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Earth entering new era of rapid temperature change, study warns

  • 09 Mar 2015, 16:00
  • Robert McSweeney

Trees at sunset | Shutterstock

The rate of climate change we're experiencing now is faster than at any time in the last millennium, a new study shows.

Researchers compared how temperature varied over 40-year periods in the past, present and future, and concluded that the Earth is entering a new "regime" of rapid temperature change.

We're already locked into fast-paced changes in the near future because of past emissions, the researchers say.

That means we'll need to adapt to minimise the impacts of climate change, even if greenhouse gas emissions are cut substantially.

Peaks and troughs

A look back at how global temperatures have changed over the past century shows how temperature  rise of the Earth's surface has been anything but smooth.

These peaks and troughs are in part caused by natural phenomena, such as  volcanic eruptions and  El Niño, which influence the Earth's climate from year to year.

The graph below shows average global surface temperatures for every year back to the 1850s. You can see that temperature changes from decade to decade do not always happen at the same pace. This is the impact of  natural cycles in climate, which can either work to enhance or dampen the long-term warming trend over short timescales.

A new study, published in Nature Climate Change, shows how much faster temperature has increased in recent decades compared to any time over the last 1,000 years.


Tempdatasets 2--5_cropped

How the major global surface temperature datasets compare. Showing NASA GisTEMP (purple), JMA (orange), NOAA MLOST (green) and Met Office/CRU (blue). Credit: Rosamund Pearce, Carbon Brief

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Daily Briefing | Smart meters energy saving project at risk, say MPs

  • 09 Mar 2015, 09:00
  • Carbon Brief Staff

Electricity meter | Shutterstock

Smart meters energy saving project at risk, say MPs 
Plans to install energy saving smart meters in every UK home and business by 2020 are falling behind, an influential group of MPs has warned. The Energy and Climate Change committee says the project was in danger of becoming a costly mistake, with a series of "technical, logistical and public communication issues" resulting in delays. The energy industry may struggle to recruit and train up to 10,000 engineers that will be needed to install the 53 million meters, The Telegraph reports. The Guardian says one key delay has been an argument between utilities and the government over how much of the £200 cost of each installation should ultimately be added to consumer bills.      BBC News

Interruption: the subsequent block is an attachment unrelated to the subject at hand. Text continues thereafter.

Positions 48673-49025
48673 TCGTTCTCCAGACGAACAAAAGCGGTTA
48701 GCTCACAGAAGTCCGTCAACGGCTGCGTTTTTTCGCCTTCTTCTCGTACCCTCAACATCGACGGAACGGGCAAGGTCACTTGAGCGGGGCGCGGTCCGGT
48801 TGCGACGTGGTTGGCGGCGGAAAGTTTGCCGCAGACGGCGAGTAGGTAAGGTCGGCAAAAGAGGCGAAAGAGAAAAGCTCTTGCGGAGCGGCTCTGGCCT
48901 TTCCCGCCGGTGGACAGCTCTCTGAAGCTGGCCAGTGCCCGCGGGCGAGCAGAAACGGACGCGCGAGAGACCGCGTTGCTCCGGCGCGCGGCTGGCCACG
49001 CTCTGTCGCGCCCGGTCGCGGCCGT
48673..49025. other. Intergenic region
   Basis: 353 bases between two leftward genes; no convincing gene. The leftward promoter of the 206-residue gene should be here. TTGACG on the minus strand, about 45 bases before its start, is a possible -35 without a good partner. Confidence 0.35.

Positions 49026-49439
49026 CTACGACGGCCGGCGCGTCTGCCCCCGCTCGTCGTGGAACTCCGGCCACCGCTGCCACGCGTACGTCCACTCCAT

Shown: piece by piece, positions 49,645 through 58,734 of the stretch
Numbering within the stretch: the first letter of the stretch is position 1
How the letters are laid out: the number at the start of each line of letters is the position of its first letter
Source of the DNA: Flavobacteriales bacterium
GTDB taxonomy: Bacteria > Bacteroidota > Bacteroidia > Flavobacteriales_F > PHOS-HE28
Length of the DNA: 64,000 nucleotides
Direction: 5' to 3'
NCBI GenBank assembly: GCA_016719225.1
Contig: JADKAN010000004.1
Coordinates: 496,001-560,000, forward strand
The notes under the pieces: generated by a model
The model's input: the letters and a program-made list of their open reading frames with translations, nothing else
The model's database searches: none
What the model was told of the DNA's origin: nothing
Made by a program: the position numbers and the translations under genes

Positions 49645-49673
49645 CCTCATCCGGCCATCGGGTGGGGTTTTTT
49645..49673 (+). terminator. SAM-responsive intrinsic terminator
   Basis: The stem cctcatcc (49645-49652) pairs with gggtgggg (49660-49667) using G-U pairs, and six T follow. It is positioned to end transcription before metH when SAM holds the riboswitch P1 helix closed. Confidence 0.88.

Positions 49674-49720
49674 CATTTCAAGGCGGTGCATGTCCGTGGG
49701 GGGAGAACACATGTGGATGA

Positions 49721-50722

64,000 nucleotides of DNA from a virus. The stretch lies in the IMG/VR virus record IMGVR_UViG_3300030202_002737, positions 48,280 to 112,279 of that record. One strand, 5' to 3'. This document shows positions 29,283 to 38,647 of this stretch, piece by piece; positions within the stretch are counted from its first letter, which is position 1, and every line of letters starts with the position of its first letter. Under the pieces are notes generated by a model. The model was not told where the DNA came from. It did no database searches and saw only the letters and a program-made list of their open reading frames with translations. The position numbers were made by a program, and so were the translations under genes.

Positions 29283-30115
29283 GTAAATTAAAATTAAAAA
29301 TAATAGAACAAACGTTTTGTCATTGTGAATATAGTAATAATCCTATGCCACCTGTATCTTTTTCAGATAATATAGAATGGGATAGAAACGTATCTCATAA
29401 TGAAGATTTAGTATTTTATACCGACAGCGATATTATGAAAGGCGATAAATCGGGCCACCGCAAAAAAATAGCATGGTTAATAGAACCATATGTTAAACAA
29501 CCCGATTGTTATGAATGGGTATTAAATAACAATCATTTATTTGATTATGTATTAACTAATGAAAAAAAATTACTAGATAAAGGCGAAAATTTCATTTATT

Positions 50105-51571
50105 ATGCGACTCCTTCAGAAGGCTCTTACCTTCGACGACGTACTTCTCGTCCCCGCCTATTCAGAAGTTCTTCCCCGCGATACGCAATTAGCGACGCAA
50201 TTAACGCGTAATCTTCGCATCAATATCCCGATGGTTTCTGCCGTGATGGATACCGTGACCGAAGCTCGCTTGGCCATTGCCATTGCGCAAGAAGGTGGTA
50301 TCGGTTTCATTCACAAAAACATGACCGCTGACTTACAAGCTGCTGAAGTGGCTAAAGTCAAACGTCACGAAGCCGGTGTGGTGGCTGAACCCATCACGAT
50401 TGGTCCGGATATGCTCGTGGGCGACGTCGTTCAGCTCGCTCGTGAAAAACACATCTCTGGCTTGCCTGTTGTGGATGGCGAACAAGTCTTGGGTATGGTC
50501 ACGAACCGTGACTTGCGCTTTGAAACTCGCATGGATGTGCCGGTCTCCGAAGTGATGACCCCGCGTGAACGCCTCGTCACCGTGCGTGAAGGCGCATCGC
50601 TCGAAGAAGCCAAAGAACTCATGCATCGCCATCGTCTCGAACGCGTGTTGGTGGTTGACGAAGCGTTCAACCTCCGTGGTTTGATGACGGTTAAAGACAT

Climate and energy news

Climate summit's pledges on carbon cuts 'won't avert global disaster' 
Pledges at this year's climate summit to cut carbon emissions are likely to fall far short of the targets needed to avoid a 2 degrees Celsius temperature rise. That is the stark conclusion of a report by a team led by British economist Nicholas Stern. Planned cuts in global emissions will still leave the world emitting 10 billion tonnes of carbon a year too much, the report says.     The Observer 

Climate change must stay on political agenda, say protesters 
Thousands of climate change activists marched on the Houses of Parliament yesterday to urge politicians to start taking global warming seriously. The march, called "Time to Act", was designed to increase support for action ahead of the United Nations Framework Convention on Climate Change in Paris in November. Organisers said that 20,000 people turned out, but other estimates put the crowd at about 5,000, says the Independent. Fashion designer Vivienne Westwood spoke to the crowd via video link, reports The Times, warning the government that "The clock is ticking". Green party MP Caroline Lucas, Head of Greenpeace UK John Sauven, and author Naomi Klein also gave speeches, says The Guardian.      The Independent

Arctic sea ice near its all-time minimum low and could break previous record 
Sea ice in the Arctic is near its all-time minimum for the end of winter and could break the previous record within the next two weeks if it fails to grow, according to the latest satellite data. The area of the Arctic covered by floating sea ice is already the lowest for this time of year, reports The Independent. Scientists at the US National Snow and Ice Data Centre say it is still too early to say whether the record is likely to be broken this year.       The Independent